Or the worst: “Sorry you missed that super important email–I assumed you were on that mailing list!”

The social dynamic mailing lists create bothers me the most. The inclusion felt by those on the list, the exclusion felt by those not on the list… Creating mailing lists are quick way to silo an organization.
But it’s not all bad. Mailing lists are nice when you have a very large number of people that you want to broadcast a message too. They’re great for one-way communication like announcements.
Is there a middle ground? I believe if organizations followed some simple guidelines they could derive benefits from mailing lists and avoid most of the negative side effects. If I was so bold as to propose some guidelines for adopting mailing lists, they would be something like the following:
  1. Don’t create mailing lists for small groups. I think a good rule of thumb is about 10 people starts to warrant a mailing list. Anything less than that and you can remember their names. If you can’t remember their names then don’t bother them with an email!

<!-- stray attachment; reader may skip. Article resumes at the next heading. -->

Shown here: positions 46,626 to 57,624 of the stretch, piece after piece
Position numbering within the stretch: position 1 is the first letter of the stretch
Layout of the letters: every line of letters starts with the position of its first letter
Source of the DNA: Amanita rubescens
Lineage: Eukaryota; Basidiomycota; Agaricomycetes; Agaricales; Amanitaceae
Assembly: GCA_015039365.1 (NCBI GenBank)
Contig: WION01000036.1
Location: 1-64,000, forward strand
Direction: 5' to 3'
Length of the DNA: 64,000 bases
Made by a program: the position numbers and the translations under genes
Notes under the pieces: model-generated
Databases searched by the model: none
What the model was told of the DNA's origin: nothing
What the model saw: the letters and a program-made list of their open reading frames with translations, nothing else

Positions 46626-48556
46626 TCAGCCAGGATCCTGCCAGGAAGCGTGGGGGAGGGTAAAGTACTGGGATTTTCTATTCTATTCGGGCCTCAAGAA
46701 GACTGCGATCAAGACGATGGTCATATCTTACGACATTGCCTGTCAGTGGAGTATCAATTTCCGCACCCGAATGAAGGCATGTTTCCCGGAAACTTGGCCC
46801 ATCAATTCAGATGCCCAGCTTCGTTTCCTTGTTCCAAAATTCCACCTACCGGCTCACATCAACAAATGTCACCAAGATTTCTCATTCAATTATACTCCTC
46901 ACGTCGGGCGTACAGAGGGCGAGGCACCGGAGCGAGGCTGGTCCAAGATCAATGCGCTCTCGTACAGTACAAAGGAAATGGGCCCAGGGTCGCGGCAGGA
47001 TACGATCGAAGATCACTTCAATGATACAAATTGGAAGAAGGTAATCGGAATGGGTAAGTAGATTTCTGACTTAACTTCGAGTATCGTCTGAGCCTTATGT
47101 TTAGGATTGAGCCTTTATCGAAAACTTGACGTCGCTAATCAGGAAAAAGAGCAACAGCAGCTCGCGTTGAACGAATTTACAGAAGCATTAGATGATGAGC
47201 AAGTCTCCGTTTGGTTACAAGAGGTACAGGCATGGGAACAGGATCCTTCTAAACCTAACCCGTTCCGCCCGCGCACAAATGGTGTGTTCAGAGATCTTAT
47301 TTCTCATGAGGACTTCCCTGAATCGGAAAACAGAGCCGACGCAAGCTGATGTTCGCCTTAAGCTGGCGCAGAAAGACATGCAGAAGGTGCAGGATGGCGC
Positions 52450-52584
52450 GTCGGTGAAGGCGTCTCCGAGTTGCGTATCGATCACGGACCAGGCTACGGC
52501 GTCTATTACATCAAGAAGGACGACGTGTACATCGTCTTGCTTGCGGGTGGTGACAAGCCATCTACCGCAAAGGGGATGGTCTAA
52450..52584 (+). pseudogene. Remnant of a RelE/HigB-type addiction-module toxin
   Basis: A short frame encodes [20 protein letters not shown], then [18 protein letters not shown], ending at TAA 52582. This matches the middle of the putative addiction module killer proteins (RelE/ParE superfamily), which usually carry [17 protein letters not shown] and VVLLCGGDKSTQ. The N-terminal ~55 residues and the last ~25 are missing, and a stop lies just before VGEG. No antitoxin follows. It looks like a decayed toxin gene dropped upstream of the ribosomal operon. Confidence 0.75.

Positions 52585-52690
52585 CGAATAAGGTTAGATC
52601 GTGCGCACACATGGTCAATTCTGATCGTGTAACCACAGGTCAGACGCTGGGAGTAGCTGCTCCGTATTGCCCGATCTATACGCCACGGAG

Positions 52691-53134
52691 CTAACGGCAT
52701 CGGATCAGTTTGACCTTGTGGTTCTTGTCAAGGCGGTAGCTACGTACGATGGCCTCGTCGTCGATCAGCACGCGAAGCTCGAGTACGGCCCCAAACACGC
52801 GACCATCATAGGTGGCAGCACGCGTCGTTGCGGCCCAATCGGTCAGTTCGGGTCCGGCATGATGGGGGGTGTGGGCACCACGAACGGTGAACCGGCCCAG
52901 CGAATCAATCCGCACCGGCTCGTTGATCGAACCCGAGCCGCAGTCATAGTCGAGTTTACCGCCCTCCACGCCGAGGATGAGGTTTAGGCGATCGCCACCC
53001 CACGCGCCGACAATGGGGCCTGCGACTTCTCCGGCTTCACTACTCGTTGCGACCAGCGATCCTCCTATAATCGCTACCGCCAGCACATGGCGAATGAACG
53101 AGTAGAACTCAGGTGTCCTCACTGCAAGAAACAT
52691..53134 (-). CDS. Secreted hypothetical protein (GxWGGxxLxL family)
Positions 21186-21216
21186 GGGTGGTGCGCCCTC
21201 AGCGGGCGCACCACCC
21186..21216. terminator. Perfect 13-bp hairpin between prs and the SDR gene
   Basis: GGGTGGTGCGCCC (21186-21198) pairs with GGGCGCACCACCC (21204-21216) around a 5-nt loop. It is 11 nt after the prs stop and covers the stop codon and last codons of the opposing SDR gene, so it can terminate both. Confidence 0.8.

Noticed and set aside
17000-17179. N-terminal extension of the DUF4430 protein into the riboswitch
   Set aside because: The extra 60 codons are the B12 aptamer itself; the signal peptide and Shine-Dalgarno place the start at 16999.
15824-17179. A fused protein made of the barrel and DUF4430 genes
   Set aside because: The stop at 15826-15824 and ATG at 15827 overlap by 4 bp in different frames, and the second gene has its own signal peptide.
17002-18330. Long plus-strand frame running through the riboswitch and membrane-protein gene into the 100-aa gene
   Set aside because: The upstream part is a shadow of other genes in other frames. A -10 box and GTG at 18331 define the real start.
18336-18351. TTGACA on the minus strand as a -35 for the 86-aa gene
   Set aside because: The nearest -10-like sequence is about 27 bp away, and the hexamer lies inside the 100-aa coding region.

2. Let anyone join your mailing lists. Don’t do “ask to join” or keep the mailing list a secret. If you’re tempted to share secret stuff on a mailing list you probably should be mailing people directly anyways.
  3. Let anyone read your mailing lists. Maintain a public, searchable archive for all of your mailing lists. If your IT administrator complains tell them it’s the 90’s–web indexes for mailing lists have been in existence since the beginning of the web.

Silent Privilege and Bias

Philip Guo has an excellent article on today about his experience as an Asian American software engineer.

    Even though I didn’t grow up in a tech-savvy household and couldn’t code my way out of a paper bag, I had one big thing going for me: I looked like I was good at programming.

I admit I’ve had predisposed biases about people before getting to know them. It’s human nature, it’s the way our brains work. The world is a complicated place and our brains need a way to quickly categorize what we experience or else we would be overwhelmed.

As a hiring manager, it’s a part of my brain that I try to shut off when I’m assessing someone’s technical skills–but it’s tough. I’ve even played games in the past where I covered up the person’s name before I reviewed the resume to see if that altered my impression of them. But over the years I’ve encountered enough individuals that violate any kind of stereotypes I had that it’s unwound most of them.